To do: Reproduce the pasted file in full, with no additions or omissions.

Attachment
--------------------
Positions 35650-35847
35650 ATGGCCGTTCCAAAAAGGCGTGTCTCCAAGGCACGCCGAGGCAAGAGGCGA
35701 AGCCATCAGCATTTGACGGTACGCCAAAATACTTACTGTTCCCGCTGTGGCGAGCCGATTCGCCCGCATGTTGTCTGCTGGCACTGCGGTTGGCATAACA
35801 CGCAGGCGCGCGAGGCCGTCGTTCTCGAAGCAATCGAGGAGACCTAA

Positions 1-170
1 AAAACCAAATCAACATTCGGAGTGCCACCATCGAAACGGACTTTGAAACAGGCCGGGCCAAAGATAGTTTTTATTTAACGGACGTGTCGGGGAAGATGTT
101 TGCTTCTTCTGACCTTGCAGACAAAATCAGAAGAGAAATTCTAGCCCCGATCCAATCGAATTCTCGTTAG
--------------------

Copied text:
Positions 35650-35847
35650 ATGGCCGTTCCAAAAAGGCGTGTCTCCAAGGCACGCCGAGGCAAGAGGCGA
35701 AGCCATCAGCATTTGACGGTACGCCAAAATACTTACTGTTCCCGCTGTGGCGAGCCGATTCGCCCGCATGTTGTCTGCTGGCACTGCGGTTGGCATAACA
35801 CGCAGGCGCGCGAGGCCGTCGTTCTCGAAGCAATCGAGGAGACCTAA

Positions 1-170
1 AAAACCAAATCAACATTCGGAGTGCCACCATCGAAACGGACTTTGAAACAGGCCGGGCCAAAGATAGTTTTTATTTAACGGACGTGTCGGGGAAGATGTT
101 TGCTTCTTCTGACCTTGCAGACAAAATCAGAAGAGAAATTCTAGCCCCGATCCAATCGAATTCTCGTTAG